New trends in brain computer interfaces (BCI)

New trends in brain computer interfaces (BCI)

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These are exciting times at the intersection of artificial intelligence (AI) and neuroscience. The trend in brain-computer interfaces (BCIs) is toward flexible, less invasive devices that can record brain activity over long periods of time. New types of brain-computer interfaces are rapidly emerging due to the combined power of AI software and hardware innovation in neurotechnology. Recently, two new brain-computer interfaces reflect this trend and the US Food and Drug Administration (FDA) has accelerated clinical trials.

The brain-computer interface market is expected to reach $3.7 billion by 2027 while expanding at a CAGR of 15.5% during 2020-2027, according to Grand View Research. Brain-computer interfaces are a relatively modern technology dating back to the 1970s with the publication of “Toward Direct Brain-Computer Communication” in the Biophysics and Bioengineering Annual Review by Jacques Vidal at the Brain Research Institute at the University of California, Los Angeles (UCLA). AI’s pattern recognition capabilities decode complex brain activity and convert it into digitized commands to operate computers, prosthetics and other external devices.

The FDA’s Innovative Devices Program allows manufacturers to interact with FDA experts during the premarket review phase and provides prioritized review of submissions. Its goal is to enable patients to have more timely access to these device-driven medical devices and combination products that diagnose or treat life-threatening or irreversibly debilitating diseases and conditions by accelerating the process of development, evaluation and review.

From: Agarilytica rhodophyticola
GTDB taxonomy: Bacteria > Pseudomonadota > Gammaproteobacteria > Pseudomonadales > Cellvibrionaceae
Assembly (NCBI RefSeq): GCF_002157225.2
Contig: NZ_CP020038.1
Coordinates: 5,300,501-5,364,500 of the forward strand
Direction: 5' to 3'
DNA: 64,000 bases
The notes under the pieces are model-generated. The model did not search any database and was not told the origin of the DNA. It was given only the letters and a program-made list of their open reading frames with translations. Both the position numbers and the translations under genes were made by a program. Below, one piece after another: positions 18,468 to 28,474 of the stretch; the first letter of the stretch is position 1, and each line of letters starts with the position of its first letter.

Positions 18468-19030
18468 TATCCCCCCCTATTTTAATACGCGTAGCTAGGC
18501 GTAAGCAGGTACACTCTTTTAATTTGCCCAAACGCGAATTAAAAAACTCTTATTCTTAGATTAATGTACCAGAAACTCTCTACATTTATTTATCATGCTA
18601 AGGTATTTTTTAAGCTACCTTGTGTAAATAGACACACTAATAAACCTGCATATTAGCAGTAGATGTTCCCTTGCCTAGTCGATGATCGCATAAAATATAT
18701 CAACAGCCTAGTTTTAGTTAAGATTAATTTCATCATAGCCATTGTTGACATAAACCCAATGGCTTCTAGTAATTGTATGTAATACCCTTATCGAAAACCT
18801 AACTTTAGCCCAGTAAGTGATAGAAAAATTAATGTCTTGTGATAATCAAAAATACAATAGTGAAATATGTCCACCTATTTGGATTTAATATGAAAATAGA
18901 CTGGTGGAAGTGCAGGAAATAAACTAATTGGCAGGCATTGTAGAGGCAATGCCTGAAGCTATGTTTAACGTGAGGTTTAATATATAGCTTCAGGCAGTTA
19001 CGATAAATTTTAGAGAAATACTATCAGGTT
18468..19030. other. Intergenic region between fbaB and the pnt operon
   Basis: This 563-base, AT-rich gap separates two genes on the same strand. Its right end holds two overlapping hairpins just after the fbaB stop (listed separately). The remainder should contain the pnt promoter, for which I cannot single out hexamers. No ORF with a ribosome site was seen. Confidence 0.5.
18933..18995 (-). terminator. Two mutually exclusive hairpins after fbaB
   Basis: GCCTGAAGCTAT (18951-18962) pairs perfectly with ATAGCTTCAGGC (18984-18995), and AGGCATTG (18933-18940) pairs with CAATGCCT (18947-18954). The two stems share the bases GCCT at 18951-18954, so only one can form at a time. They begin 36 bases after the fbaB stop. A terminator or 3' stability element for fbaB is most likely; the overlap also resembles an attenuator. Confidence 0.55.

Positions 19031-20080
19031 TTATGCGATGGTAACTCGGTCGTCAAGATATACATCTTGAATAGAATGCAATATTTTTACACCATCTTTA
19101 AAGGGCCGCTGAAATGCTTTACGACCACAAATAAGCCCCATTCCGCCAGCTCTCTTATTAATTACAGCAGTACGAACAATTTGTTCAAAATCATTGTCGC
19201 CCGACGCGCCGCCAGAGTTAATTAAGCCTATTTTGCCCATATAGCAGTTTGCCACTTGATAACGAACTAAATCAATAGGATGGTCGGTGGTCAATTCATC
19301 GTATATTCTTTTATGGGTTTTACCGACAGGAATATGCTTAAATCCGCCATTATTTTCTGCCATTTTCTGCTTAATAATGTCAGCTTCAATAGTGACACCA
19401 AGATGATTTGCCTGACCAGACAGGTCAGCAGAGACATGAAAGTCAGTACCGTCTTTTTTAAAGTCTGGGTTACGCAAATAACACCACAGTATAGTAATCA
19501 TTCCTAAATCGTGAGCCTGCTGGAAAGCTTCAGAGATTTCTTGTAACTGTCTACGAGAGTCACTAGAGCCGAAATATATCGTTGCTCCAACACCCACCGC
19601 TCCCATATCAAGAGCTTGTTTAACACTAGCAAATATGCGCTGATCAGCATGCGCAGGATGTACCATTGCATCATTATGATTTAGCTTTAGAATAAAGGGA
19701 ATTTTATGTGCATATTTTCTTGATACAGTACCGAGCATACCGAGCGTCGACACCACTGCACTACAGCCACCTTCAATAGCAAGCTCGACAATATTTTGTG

Last month, a neurotech startup founded in 2021 called Axoft earned Breakthrough Device Designation from the FDA for its bio-inspired brain computer interface implant that allows chronic communication with the nervous system that can seamlessly integrate with brain tissues. What sets Axoft apart from other brain-computer interface companies is its soft, flexible polymeric material that significantly reduces glial scarring while maintaining a high density of electrodes that can be chronically implanted into the central nervous system. Additionally, the startup says it has 1,000 times more electrode density than existing soft probes and is 10,000 times softer than existing flexible electronics.

Axoft’s neurotechnology was developed from the work of co-founder and scientific advisor Jia Liu, PHD and assistant professor at the Harvard School of Engineering and Applied Sciences. Earlier this year, Lui and a team from Harvard University published a study in advanced materials demonstrating continuous, noninvasive pairing of neurons with electrodes to perform long-term uninterrupted recording and capture of single-cell action potentials from a human-induced pluripotent stem cell brain organoid using stretchable electrode arrays.

“The stretchable electrode arrays embedded throughout the tissue show no disruption in brain organoid development, adapt to volume and morphological changes during organoid brain organogenesis, and provide long-term stable electrical contacts with neurons within the organoids.” brain organoids during development,” Liu and his team reported. study co-authors at Harvard University.

In August 2022, Synchron’s innovative Stentrode brain computer interface was implanted in an American as part of the Mount Sinai Health System in New York City as part of Synchron’s COMMAND US clinical trial. What makes the Stentrode revolutionary is that it is administered via a catheter and inserted into the body through the jugular vein and then guided into the superior sagittal sinus, a large vessel that fits between the two hemispheres in the brain. Furthermore, the signal quality of the Stentrode does not attenuate over time, showing great potential as a long-term chronic implant.

“This is an incredible innovation in brain-computer interface technology,” said COMMAND principal investigator David Putrino, Ph.D., PT, director of rehabilitation innovation at Mount Sinai Health System and associate professor of medicine at rehabilitation at the Icahn School of Medicine. Medicine at Mount Sinai. “I think we’re going to see a lot of people doing the same thing because it’s a novel way to access and record brain activity.”

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